The Isaacson Iron Works was located in Seattle, Washington and manufactured a small range of twin and single drum PCUs that were popular on International-Harvester and Oliver-Cletrac tractors, especially those engaged in forestry, as the company offered a high-lift option for its blades.

Principal models included the HHL, HL and H, and these could be installed on the front or rear of track type tractors down to D6 size.

Due to intense competition in the track type tractor attachments market following WW2, Isaacson exited the industry around 1950, making its products rare today.


Buckeye was a very interesting company, with no real close affiliations to any of the major equipment manufacturers of the day.

Its manufacturing facilities were located in Findlay, Ohio, not too far from Garwood, producing a narrow range of single and double drum cable control units, most notably the models HD and MD that were frequently seen fitted to Cletrac and Allis-Chalmers track type tractors.

These PCUs were well liked by operators and it is quite surprising that they were not more widely used.

Buckeye also manufactured a range of popular trenching machinery and proved a big competitor to the Cleveland Trencher Company.

Garwood purchased the attachments division of Buckeye in 1947 and absorbed its PCU production line into its own, eventually hybridising several of the Buckeye designs before Garwood became part of Allis-Chalmers.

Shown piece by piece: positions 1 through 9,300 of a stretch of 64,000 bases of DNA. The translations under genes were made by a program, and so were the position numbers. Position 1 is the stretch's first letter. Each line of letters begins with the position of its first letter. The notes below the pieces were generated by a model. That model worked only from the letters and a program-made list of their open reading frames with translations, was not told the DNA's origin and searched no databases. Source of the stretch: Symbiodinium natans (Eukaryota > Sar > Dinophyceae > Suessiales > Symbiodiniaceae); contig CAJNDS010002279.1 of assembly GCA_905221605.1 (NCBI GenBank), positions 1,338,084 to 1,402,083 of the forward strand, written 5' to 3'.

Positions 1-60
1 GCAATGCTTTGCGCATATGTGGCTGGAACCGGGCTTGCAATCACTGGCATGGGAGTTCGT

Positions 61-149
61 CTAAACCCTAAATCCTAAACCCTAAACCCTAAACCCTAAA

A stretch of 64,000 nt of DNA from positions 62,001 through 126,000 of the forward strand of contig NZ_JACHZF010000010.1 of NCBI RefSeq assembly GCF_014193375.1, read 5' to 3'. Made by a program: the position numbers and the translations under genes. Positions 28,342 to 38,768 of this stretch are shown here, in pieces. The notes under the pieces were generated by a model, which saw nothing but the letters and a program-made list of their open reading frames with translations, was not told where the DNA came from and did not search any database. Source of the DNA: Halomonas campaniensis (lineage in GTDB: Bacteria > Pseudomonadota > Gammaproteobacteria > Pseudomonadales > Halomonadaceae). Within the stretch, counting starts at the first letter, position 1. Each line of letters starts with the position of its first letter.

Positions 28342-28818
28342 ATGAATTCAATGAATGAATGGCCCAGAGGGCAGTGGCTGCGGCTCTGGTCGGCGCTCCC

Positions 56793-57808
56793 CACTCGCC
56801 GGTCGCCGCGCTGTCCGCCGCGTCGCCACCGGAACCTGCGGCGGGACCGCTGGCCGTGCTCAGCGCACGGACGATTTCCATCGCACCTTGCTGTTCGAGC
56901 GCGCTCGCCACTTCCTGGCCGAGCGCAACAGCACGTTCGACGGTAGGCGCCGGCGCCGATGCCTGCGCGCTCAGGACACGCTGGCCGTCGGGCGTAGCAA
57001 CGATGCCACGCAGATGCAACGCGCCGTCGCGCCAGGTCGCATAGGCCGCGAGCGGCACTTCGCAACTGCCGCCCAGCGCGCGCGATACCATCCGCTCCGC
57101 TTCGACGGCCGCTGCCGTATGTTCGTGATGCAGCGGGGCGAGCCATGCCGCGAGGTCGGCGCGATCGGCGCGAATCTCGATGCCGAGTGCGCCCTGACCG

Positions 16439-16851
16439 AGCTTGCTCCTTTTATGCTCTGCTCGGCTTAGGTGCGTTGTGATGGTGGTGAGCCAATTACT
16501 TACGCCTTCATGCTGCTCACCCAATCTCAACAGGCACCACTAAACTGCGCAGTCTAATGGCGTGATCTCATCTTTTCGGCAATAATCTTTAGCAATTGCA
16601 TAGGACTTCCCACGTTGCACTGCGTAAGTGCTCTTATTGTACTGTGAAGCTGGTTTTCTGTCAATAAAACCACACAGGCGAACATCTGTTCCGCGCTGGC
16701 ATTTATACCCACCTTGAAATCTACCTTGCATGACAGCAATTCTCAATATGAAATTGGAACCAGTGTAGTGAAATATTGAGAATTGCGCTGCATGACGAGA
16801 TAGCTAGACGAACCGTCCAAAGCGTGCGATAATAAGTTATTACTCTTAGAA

Buckeye’s trencher operation eventually closed for good in 1972.


Hydraulic improvements

During the early 1960s, the development of reliable hydraulic systems and better methods of high pressure sealing took off, and more and more manufacturers began to use this form of control in preference to cable control.

Where previously hydraulic systems were mid to low pressure, significant advances were made in the field of high pressure hydraulics, especially in Europe by Poclain and Liebherr.

This signaled the end of cable control as a method of dozer blade and scraper operation, and by the mid-1970s even Caterpillar, one of the last hold-outs to this form of control, had discontinued its extensive line of PCUs.

However, due to their simplicity and unarguable reliability, you can still see PCUs in use to this day.

For the model collector

Models of tractors with rear or front mounted cable controls are relatively rare, and seem to be restricted to the “limited edition” market or scratch built enthusiast.

I have quite a few 1:25 scale models with cable controls fitted and a smaller number of 1:50 scale models, so they do exist, but some research will probably be necessary to track an example down.